Hiring employees has got to be one of the most difficult tasks in running a salon or any business. Most owners do not have human resources skills and rely on the standard “Tell me about your strengths and weaknesses” approach. While this method may seem straightforward, it lets the candidate dictate how you view her and gives you little information about how she will perform on the job. A technique called “behavior-based interviewing” is a way to get beyond pre-scripted responses and give you insight into how a candidate actually performs at work by asking for concrete examples of how she dealt with challenges in the past. Behavioral questions force candidates to demonstrate their skills, rather than simply tell you about them. Armed with better questions and better information you’ll be prepared to make better hiring choices. And better hires mean increased productivity, lower turnover, higher morale, and better quality service for customers.
The philosophy behind behavioral interviewing is that the most accurate predictor of future performance is past performance. As a company, you must first determine the skill sets and competencies required for a particular position. The skills required by a nail tech, esthetician, and front desk coordinator may be very different. Skill sets could include: communication, interpersonal skills, planning and organization, decision-making and problem solving, leadership, motivation, critical thinking, team building, and the ability to influence others. Determining these skills ahead of time as they relate to each position will help to determine the questions. Here are some sample questions to ask when interviewing.
Decision Making and Problem Solving:
- Have you ever had to keep from speaking or making a decision because you did not have enough information? What did you do?
- Have you ever recognized a problem before your manager did? Tell me about the situation you were in.
- Describe a situation when a customer wasn’t satisfied with her service. What did you do?
- Have you ever had a great idea that you wanted to share and needed the cooperation of others? Tell me about it.
- Tell me about a situation with someone at work in which you later wished you had acted differently. What happened? What do you wish you had done and why?
- We all get frustrated with co-workers from time to time. Tell me about an experience when you’ve been frustrated and what you did about it.
- Have you ever had difficulty getting others to accept your ideas? What was your approach? Did it work?
- Give me an example of a time when you went above and beyond the call of duty. Describe a situation when you were able to have a positive influence on the action of others.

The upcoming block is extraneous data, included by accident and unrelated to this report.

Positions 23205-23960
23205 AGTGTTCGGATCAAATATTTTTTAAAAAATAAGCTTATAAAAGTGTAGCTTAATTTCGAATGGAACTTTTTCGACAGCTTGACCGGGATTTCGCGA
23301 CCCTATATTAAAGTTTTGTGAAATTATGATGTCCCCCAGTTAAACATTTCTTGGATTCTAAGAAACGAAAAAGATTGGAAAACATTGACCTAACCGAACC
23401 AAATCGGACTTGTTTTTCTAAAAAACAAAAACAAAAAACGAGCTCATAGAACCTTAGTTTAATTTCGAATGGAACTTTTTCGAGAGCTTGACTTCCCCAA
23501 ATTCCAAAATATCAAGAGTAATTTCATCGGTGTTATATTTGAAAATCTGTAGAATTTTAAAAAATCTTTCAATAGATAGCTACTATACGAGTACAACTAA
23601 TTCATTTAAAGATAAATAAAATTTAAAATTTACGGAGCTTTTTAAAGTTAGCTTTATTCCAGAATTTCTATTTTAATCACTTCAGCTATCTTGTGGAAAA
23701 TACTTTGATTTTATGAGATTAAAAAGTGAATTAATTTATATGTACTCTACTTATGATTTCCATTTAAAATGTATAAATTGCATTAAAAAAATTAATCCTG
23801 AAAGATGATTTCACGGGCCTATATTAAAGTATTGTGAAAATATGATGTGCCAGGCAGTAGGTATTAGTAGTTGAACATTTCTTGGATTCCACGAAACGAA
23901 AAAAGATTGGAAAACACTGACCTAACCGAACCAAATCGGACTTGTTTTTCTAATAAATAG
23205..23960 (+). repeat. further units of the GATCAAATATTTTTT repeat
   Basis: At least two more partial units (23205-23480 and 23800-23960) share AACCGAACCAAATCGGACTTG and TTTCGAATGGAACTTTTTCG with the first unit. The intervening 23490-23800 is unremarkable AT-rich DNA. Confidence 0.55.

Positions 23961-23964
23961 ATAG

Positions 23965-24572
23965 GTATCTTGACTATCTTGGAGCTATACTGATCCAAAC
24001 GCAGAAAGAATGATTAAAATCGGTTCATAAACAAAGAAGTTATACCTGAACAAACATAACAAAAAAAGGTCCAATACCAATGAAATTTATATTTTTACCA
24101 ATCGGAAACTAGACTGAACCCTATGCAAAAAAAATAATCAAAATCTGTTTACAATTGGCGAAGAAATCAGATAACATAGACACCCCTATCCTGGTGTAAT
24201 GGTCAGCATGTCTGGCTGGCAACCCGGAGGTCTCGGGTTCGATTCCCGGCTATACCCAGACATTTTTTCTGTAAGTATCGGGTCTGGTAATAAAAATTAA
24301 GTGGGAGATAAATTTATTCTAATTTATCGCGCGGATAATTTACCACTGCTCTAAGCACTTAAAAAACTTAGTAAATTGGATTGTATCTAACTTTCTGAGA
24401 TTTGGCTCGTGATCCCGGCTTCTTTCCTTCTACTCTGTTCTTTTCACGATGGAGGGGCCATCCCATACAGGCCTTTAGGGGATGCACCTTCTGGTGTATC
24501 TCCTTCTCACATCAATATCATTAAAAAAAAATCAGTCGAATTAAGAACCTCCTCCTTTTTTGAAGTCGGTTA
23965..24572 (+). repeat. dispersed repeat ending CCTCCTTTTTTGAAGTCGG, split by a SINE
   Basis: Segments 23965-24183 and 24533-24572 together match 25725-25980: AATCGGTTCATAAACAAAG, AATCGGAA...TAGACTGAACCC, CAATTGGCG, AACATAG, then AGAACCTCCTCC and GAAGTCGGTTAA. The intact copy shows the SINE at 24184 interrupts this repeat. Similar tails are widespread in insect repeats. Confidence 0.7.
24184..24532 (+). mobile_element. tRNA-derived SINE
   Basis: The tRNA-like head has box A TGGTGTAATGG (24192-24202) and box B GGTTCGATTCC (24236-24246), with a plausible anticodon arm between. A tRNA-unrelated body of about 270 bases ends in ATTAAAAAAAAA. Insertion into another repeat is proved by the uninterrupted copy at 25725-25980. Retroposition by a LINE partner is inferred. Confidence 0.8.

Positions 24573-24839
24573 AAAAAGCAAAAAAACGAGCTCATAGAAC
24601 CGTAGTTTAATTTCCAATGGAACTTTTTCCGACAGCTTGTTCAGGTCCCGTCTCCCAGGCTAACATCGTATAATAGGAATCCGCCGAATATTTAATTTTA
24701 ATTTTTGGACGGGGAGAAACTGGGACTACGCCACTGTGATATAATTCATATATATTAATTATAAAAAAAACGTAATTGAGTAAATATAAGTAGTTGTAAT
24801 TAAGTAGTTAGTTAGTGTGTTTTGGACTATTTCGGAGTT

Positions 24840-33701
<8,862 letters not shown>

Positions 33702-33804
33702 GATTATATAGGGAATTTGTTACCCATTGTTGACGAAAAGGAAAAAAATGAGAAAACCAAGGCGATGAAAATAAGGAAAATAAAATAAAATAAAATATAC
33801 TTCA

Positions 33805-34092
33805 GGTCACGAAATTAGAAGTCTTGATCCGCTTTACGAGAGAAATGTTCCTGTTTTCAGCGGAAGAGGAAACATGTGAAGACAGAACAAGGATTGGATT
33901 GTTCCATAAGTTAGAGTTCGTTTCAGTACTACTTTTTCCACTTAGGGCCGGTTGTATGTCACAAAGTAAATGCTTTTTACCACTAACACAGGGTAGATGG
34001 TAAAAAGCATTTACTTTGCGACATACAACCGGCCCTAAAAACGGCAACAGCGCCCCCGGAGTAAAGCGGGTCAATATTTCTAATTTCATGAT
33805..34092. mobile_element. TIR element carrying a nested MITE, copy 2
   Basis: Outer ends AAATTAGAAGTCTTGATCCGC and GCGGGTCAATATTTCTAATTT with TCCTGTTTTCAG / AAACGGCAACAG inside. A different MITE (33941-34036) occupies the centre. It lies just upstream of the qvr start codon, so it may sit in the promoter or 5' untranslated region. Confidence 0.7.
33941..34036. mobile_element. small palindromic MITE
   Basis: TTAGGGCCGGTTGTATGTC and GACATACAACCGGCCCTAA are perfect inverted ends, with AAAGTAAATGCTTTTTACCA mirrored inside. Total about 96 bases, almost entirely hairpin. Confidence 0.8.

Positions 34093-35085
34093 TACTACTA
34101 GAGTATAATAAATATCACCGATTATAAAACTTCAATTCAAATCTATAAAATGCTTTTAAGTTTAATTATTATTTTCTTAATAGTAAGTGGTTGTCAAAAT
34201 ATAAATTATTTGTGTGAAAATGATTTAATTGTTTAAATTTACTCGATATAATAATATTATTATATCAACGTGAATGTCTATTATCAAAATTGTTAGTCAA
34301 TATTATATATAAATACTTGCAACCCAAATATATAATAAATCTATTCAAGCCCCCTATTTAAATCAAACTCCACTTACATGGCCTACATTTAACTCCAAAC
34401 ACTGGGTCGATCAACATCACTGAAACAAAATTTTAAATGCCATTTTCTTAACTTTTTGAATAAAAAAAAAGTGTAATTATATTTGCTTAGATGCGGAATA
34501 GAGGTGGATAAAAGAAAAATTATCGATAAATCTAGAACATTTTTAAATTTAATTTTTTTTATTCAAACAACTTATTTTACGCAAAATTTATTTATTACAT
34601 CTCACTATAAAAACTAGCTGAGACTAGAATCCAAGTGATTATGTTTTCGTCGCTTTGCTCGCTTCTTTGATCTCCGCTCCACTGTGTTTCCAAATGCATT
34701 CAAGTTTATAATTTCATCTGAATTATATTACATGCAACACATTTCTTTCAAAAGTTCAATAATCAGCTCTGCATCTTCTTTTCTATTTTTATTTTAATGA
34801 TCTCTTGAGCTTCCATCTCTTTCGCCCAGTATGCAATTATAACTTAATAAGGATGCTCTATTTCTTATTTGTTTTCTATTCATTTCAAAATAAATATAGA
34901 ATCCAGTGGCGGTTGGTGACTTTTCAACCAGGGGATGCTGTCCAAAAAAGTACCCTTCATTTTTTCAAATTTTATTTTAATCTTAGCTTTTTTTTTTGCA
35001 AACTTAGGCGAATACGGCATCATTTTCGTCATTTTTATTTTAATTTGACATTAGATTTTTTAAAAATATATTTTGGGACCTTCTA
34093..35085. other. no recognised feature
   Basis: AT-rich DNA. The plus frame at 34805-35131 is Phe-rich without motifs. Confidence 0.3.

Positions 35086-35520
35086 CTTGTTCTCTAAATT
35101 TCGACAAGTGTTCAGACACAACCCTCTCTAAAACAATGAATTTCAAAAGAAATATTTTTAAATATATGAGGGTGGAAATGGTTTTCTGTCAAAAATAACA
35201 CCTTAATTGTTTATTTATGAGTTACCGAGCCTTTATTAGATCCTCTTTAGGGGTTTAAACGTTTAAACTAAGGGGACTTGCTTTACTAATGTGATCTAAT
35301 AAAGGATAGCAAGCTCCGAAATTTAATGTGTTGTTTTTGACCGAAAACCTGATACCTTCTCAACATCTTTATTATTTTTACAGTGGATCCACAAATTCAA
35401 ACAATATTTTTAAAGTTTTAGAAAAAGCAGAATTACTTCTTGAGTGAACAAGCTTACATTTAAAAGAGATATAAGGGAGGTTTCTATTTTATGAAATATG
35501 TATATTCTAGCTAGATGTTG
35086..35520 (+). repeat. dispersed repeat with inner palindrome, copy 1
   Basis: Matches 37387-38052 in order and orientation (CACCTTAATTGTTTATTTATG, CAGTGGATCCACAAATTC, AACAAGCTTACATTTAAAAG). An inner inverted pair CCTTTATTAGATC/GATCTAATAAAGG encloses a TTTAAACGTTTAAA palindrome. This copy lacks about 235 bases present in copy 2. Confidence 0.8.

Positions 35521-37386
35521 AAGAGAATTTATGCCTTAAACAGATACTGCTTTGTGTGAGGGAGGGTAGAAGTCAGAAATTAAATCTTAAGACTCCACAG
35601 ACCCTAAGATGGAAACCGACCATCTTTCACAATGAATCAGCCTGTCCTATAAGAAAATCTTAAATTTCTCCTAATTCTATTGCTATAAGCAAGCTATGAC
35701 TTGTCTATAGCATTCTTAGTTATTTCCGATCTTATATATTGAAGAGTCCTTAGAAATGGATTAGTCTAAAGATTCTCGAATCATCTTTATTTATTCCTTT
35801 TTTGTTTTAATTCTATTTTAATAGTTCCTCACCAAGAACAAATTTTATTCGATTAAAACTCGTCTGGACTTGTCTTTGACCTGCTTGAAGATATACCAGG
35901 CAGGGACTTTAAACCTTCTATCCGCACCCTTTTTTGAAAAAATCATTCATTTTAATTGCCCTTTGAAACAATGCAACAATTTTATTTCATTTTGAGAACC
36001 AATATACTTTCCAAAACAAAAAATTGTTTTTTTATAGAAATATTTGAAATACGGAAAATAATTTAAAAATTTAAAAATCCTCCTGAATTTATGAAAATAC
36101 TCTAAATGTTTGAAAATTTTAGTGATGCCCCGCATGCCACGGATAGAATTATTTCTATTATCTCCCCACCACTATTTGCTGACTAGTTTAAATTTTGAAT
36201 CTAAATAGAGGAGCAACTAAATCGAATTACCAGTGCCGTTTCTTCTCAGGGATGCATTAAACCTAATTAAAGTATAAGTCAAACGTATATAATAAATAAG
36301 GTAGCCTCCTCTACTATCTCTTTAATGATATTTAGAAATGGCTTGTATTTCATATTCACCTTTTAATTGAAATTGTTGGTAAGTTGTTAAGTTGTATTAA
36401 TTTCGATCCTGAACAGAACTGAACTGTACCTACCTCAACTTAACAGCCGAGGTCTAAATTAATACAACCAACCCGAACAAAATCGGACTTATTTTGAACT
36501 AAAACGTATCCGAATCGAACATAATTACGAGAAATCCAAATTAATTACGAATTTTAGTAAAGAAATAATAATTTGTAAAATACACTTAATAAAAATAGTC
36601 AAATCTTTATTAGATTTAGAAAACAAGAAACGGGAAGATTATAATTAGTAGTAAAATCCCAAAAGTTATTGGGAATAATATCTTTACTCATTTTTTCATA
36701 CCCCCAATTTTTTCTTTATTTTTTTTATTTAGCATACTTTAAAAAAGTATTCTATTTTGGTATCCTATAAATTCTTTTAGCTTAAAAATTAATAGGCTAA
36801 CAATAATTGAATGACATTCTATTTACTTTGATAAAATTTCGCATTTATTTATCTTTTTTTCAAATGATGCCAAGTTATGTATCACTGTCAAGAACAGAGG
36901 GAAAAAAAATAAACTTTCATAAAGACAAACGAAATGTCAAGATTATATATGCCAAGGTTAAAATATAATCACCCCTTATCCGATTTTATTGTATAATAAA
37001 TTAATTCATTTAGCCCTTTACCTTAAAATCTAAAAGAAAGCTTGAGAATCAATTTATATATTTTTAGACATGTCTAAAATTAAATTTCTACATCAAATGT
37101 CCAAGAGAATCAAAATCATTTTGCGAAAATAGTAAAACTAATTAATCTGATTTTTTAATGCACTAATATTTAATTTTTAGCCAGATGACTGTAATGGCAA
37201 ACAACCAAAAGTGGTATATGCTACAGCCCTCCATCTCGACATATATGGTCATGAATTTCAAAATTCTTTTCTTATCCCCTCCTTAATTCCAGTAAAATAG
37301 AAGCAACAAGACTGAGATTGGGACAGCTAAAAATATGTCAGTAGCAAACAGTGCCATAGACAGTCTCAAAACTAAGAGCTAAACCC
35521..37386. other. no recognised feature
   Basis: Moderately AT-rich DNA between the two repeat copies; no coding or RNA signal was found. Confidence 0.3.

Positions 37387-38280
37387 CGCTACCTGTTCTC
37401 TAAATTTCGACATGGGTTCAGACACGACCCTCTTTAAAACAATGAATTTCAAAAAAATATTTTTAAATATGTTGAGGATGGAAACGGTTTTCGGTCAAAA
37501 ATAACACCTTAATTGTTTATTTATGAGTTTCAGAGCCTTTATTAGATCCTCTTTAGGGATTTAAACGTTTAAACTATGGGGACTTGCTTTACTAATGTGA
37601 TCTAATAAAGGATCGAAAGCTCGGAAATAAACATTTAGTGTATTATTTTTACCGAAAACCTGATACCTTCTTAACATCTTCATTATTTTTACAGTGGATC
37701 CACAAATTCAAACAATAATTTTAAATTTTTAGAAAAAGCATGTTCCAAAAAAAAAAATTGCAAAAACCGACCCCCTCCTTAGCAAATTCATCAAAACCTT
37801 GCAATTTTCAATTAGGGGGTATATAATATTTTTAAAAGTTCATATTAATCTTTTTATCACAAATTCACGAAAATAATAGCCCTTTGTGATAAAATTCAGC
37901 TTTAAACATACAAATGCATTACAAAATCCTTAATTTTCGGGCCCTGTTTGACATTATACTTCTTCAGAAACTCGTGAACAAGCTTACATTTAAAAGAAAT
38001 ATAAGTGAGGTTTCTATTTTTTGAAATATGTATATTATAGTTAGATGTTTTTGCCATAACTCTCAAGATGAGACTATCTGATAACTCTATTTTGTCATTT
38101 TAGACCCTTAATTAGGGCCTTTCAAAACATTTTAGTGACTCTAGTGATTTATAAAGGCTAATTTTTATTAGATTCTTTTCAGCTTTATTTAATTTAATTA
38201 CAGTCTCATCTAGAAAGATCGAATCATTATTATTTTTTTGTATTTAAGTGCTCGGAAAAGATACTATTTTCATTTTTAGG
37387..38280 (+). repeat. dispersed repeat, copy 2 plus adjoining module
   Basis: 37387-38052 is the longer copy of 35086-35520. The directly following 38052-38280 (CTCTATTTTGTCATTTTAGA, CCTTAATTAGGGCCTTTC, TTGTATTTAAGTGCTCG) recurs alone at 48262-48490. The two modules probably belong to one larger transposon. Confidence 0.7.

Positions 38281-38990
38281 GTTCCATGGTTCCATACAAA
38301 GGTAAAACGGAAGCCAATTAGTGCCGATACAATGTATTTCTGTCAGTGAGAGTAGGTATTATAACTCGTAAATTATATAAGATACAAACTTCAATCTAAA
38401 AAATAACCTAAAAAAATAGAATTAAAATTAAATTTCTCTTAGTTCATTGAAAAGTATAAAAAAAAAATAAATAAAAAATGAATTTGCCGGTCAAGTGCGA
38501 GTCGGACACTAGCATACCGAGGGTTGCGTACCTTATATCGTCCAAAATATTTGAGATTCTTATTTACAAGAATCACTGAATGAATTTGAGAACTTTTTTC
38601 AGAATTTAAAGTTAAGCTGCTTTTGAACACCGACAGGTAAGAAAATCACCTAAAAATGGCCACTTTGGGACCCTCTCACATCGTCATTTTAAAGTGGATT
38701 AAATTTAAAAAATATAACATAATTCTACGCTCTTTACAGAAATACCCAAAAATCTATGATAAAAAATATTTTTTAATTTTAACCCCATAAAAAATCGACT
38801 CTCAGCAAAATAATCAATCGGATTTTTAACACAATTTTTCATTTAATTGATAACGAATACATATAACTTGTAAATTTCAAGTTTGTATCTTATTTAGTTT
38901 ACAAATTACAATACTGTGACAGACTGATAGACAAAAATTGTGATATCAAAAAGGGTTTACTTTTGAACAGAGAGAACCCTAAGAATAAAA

- Tell me about a situation when you had to speak up (be assertive) in order to get a point across that was important to you.
- Have you ever had a situation where you were misunderstood? What did you do?
- What have you done in the past to contribute toward a teamwork environment?
- Describe a recent unpopular decision you made and what the result was.
Planning and Organization:
- Think of a time you were late for an appointment. What happened? What did you do about it?
- What do you do when your schedule is suddenly interrupted? Give an example.
- Describe a situation when you had to change a system you were used to working with. What did you do?
- How do you keep track of things that need you attention? Give me an example of how you do this.
Other Behavioral Questions:
- Give a specific example of a policy you did not agree with that you conformed to anyway.
- Give me an example of an important goal, which you had set in the past, and tell me about your success in reaching it.
- Describe an instance when you had an ethical conflict with an owner or manager. What did you do about it?
- What was the best facility you worked in? What did you like most about it?
As you can see, by using these types of questions you will get a much deeper understanding of the candidate’s behavior and can match results with company standards.
Today, more than ever, every hiring decision is critical. Behavioral interviewing is designed to minimize personal impressions that can affect the hiring decision. By focusing on the applicant's actions and behaviors, rather than subjective impressions that can sometimes be misleading, interviewers can make more accurate hiring decisions.
Millie Haynam is the owner of Natural Beauty Salon and Academy in Twinsburg, Ohio. She has been a licensed cosmetologist for 26 years.
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